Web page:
Please, Who is the author of first article about "Test Driven Development"??? Who defends "Test Driven Development"? Etc... I think it would be very helpful for everyone is researching about it. --200.144.39.146 17:16, 10 March 2006 (UTC)

From the article: "the book Test-Driven Development by Example [Beck, K., Addison Wesley, 2003], which many consider to be the original source text on the concept in its modern form."--Nigelj 20:31, 30 August 2006 (UTC)
It predates 2003. We used the phrase in Java Development with Ant in 2002, and took it from one of Kent's earlier XP books. I think I first saw it in 2000, associated with JUnit work by Kent and Erich Gamma. SteveLoughran 10:41, 17 April 2007 (UTC)

Merge with Tester Driven Development[edit]

I read Tester Driven Development and it seems appropriate to move it into a "criticisms" section of this page. --Chris Pickett 22:32, 30 November 2006 (UTC)

No, I think that it is a play on similar words, but as a concept it is entirely different. I've never heard what that article describes called 'tester driven development', but I have heard it called 'feature-creep', 'buggy spec' etc. It's an example of one way a project manager can begin to lose control of the project, not anything to do with the development methodology the developers may or may not be using to produce the actual code. --Nigelj 22:04, 30 November 2006 (UTC)
I realize that "Tester Driven Development" is not the same thing as TDD. But it seems to me like this anti-pattern might actually describe TDD done badly. "It refers to any software development project where the software testing phase is too long."---clearly that includes TDD, since you can't get "longer" than "since before the project begins"! :) Well, at the very least, there should be a disambiguation page or "not to be confused with" bit or something, so that people looking for Tester Driven Development when they mean TDD don't get the wrong impression. --Chris Pickett 22:32, 30 November 2006 (UTC)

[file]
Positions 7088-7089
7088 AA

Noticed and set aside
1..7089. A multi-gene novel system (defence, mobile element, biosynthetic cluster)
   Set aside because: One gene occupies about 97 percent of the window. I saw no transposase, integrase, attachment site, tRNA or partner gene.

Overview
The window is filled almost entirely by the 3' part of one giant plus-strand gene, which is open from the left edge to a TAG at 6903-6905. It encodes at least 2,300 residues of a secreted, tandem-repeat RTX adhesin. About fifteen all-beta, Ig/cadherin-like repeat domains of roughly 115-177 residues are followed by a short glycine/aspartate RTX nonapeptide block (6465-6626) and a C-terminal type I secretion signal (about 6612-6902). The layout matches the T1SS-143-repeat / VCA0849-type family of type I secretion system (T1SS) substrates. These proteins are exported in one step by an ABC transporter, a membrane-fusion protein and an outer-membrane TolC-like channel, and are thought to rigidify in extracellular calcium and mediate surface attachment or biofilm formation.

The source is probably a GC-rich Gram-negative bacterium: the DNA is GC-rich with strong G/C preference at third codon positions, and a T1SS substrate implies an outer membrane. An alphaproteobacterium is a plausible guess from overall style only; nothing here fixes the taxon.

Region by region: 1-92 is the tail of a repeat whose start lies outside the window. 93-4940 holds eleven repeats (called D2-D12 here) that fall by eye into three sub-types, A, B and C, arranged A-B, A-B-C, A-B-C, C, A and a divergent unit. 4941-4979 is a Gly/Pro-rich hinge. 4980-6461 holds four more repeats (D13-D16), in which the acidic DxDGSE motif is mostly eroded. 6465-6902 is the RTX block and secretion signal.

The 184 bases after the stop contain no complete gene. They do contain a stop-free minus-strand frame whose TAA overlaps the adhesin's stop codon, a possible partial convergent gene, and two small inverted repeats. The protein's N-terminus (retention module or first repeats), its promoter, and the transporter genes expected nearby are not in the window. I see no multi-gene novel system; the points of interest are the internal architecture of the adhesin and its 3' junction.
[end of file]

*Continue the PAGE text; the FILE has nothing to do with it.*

Tester-Driven Development is clearly a pun on TDD, but a different concept. I think Tester-Driven-Development could be pulled into an anti-patterns in testing article, which could include other critiques of TDD, and of common mistakes in testing (like not spending any time on it). SteveLoughran 10:42, 17 April 2007 (UTC)

Limits of computer science[edit]

Automated testing may not be feasible at the limits of computer science (cryptography, robustness, artificial intelligence, computer security etc).

What's the problem with automated testing of cryptography? This sentence is weird and needs to be clarified. — ciphergoth 11:08, 19 April 2007 (UTC)

Automated testing is pretty tricky today with testing that a web site looks ok on mobile phones, especially if its a limited run phone in a different country/network from where dev team is; I'd worry more about that than AI limitations. Security is a hard one because one single defect can make a system insecure; testing tries to reassure through statistics (most configurations appear to work), but can never be used to guarantee correctness of a protocol or implementation. 'Robustness' is getting easier to test with tools like VMWare and Xen...you can create virtual networks with virtual hardware and simulate network failures. SteveLoughran 21:24, 19 April 2007 (UTC)

Benefits need some citation[edit]

Test driven development is a great idea. But some of the claims in the Benefits section are unsupported. I think at the least they need to be cited, or downgrade the claims to be opinions (and reference those who hold these opinions). For example, the claim that even though more code is written, that a project can be completed more quickly. Has anyone documented an experiment with two identical teams one using TDD and the other not?

Similarly, the claim that TDD programmers hardy ever need to use a debugger sounds ludicrous to me (how about debugging the tests?). As well as the claim that it's more productive to delete code that fails a test and rewrite it, than it is to debug and fix it??? Here's the current text from the article:

Programmers using pure TDD on new ("greenfield") projects report they only rarely feel the need to invoke a debugger. Used in conjunction with a Version control system, when tests fail unexpectedly, reverting the code to the last version that passed all tests is almost always more productive than debugging.

Mike Koss 21:57, 28 July 2007 (UTC)

I agree, the claim that "reverting" is the best approach to a test failure is, to use a UK technical term, bollocks. To roll back all changes the moment a test fails implies you cannot add new features to a program. Because it is inevitable that changes break tests -regresssion testing is one of their values. Once a test fails, you have a number of options
  • roll back the change, hit the person who made it with a rolled up copy of a WS-* specification
  • run the tests with extra diagnostics turned on, and try and infer why the recent change(s) are breaking it.
  • attach a debugger to the test case and see what happens when the test runs.